Mary had spent enormous amounts of time on her wedding dress which was in royal purple and gold; she had even had her soon-to-be husband's outfit sewn as while but his was in white and gold and embroidered. The cathedral itself was richly hung with cloth-of-gold and a scaffold had been erected in the middle (though for a more joyous occasion this time). Behing this stage two chairs had been produced: one for the bride and one for the bridegroom.
The prince entered first under a canopy with Spain's arms on it and then came the Queen accompanied by a large number of noblemen. Her train was carried by the Marquise of Winchester and the ceremonial sword by the Earl of Derby. The service was performed by the bishop of Winchester who was also Mary's Lord Chancellor. Besides him the bishops of London, Ely, Duresme, Chichester and Lincoln were present. It must have seem necessary to underline that Mary was not marrying a mere prince of Spain but also the King of Naples and Jerusalem because the bishop of Winchester held a short speech on the matter. Strangely enough it was Mary who sat on the right side during the ceremony and not her male counterpart - this was a clear signal that it was she who was the ruling monarch and not her Spanish co-regent.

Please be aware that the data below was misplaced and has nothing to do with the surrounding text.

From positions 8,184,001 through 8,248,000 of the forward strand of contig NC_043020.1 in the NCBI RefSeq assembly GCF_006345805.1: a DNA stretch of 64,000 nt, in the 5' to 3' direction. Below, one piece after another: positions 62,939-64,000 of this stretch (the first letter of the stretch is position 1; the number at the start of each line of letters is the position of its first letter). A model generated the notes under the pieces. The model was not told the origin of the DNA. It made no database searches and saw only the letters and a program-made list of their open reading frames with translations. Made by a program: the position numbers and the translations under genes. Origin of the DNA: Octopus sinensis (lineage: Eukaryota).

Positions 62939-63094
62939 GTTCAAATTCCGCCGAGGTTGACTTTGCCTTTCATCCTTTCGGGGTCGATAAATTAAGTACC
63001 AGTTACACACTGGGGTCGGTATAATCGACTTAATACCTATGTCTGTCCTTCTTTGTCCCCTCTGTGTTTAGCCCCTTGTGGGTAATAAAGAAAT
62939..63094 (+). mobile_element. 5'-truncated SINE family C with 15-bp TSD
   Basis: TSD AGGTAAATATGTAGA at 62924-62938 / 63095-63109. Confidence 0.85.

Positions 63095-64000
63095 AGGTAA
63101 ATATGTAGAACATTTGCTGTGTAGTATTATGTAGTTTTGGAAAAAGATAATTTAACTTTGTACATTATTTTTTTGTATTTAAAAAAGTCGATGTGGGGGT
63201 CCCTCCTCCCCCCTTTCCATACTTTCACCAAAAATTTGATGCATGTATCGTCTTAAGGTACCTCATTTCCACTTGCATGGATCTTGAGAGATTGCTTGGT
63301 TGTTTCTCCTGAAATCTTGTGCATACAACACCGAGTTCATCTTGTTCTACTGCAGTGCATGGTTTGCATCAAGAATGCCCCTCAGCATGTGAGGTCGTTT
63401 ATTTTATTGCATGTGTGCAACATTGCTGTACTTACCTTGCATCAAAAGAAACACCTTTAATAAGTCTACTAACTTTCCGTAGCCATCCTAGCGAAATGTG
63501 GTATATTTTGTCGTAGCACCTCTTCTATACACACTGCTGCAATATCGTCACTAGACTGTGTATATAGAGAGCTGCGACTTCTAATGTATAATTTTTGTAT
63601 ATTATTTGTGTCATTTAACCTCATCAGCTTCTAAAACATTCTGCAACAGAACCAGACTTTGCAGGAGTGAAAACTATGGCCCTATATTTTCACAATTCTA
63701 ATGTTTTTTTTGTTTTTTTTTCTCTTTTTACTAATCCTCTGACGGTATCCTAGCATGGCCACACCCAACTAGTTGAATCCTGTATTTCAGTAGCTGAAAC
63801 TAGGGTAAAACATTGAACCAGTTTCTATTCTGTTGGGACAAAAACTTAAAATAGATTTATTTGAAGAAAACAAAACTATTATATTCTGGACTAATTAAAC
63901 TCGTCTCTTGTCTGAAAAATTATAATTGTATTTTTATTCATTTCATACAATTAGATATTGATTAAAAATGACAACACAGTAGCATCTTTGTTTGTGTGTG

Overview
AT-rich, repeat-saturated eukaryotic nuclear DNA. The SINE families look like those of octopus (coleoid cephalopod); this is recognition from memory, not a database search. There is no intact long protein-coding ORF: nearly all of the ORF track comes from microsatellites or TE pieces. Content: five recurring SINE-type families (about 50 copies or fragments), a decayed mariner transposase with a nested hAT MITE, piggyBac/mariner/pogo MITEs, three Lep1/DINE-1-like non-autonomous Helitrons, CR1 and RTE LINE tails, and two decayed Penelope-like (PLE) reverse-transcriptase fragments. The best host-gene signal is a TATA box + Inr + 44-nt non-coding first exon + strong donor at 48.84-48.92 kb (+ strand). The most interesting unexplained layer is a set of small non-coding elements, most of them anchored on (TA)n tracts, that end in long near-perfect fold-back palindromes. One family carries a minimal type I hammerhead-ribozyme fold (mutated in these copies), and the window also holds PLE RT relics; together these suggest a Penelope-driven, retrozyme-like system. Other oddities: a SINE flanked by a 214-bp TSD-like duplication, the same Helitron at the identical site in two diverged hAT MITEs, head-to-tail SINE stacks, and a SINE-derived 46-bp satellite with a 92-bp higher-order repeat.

The ceremony was said in both English and Latin (perhaps a compromise?) and then the Marquise of Winchester and the Earls of Pembroke, Bedford and Derby stepped forth to give away the Queen - after all she had no father to give her away and it was symbolically that the entire realm gave her away. After the ceremony the newly wedded couple attended Mass before the great altar. When the rings were securely placed and the treaty signed the congregation all rose and shouted out in happiness, beseeching God to give them joy through this union.
If you want to read a contemporary account of this mayor event (I used it for this post) then follow this link
|This is a replica of Mary's wedding gown|
|Winchester Cathedral where the event took place|